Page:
For many Aboriginal people who were starving and living in extreme hardship, they had no choice but to move on to a government reserve or into a church mission. By the end of the 19th century their way of life and their lands had been so destroyed by white settlement that they were now dependant on the government and the churches for their survival.
When soldiers began returning after the First World War, the government started giving away reserve land to the soldiers and their families to set up home. When the reserves closed, Aboriginal people could not go back to living off the land and they were forced into the towns and cities. As they were not wanted there by the white people, they became 'fringe dwellers', forced to live on the outskirts of the towns and cities.
Protection and segregation (1890s to the 1950s)
Indigenous survivors of frontier conflict were moved onto reserves or missions. From the end of the nineteenth century, various State and Territory laws were put in place to control relations between Aboriginal people and other Australians. Under these laws, protectors, protection boards and native affairs departments segregated and controlled a large part of the Aboriginal population. It has been estimated that the Aboriginal population during the 1920s had fallen to only about 60,000 from perhaps 300,000 or even one million people in 1788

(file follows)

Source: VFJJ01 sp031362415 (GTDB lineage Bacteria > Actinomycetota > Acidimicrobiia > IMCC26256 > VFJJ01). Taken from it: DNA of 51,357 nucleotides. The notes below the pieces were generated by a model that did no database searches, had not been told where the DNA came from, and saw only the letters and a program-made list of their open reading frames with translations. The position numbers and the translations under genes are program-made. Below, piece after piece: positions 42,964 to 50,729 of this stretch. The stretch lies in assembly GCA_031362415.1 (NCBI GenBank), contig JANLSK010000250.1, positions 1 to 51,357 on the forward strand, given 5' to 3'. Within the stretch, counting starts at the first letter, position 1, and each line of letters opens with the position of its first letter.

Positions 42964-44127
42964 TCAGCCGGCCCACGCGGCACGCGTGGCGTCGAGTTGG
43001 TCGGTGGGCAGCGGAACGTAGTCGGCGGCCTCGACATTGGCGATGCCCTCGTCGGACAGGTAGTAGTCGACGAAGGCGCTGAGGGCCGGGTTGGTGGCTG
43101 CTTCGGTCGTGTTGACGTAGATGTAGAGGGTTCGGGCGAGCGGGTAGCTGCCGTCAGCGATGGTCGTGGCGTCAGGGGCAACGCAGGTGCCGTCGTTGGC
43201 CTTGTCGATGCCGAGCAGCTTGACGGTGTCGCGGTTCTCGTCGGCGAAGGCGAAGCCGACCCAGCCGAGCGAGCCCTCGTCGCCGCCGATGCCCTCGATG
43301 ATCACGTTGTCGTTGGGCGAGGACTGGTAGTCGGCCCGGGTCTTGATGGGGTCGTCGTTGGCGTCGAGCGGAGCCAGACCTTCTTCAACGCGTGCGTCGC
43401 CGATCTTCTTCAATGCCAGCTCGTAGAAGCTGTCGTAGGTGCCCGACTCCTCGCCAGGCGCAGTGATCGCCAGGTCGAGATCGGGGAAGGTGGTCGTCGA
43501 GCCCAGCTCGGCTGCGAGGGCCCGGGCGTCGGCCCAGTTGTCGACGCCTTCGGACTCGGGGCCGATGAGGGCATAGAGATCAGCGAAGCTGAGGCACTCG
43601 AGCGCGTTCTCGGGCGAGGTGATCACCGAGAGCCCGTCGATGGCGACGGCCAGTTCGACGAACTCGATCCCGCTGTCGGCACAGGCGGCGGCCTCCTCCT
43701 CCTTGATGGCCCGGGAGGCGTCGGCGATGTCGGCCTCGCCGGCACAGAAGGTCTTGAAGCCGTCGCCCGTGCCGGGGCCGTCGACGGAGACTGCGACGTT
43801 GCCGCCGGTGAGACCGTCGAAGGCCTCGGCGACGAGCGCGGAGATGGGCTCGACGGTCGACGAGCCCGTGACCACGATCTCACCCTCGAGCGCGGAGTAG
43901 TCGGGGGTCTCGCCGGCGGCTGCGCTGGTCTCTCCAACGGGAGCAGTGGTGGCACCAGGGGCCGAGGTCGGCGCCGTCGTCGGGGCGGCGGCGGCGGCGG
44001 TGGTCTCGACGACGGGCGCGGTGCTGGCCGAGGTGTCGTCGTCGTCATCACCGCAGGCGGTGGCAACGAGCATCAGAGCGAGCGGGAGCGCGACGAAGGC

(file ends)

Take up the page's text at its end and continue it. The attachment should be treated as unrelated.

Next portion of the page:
Face the facts page 45
In June 1883 the Aborigines Protection Board was established. The Board, consisting of five men, controlled the lives of the 9000 or so 'full-blood' and 'part- Aboriginal' people who lived in New
South Wales. More reserves or stations were set up - by 1900 there were 133 of them. Maloga and Warangesda were taken over by the Board, and the people of Maloga subsequently moved to Cummera gunja. Missionaries were allowed to live on the reserves.
In 1909 the New South Wales Aborigines Protection Act was passed. This was to be the main legislation
governing the lives of Aboriginal people for the next 60 or so years, although it was amended many times according to changing government policies. The Act provided for all reserves and stations and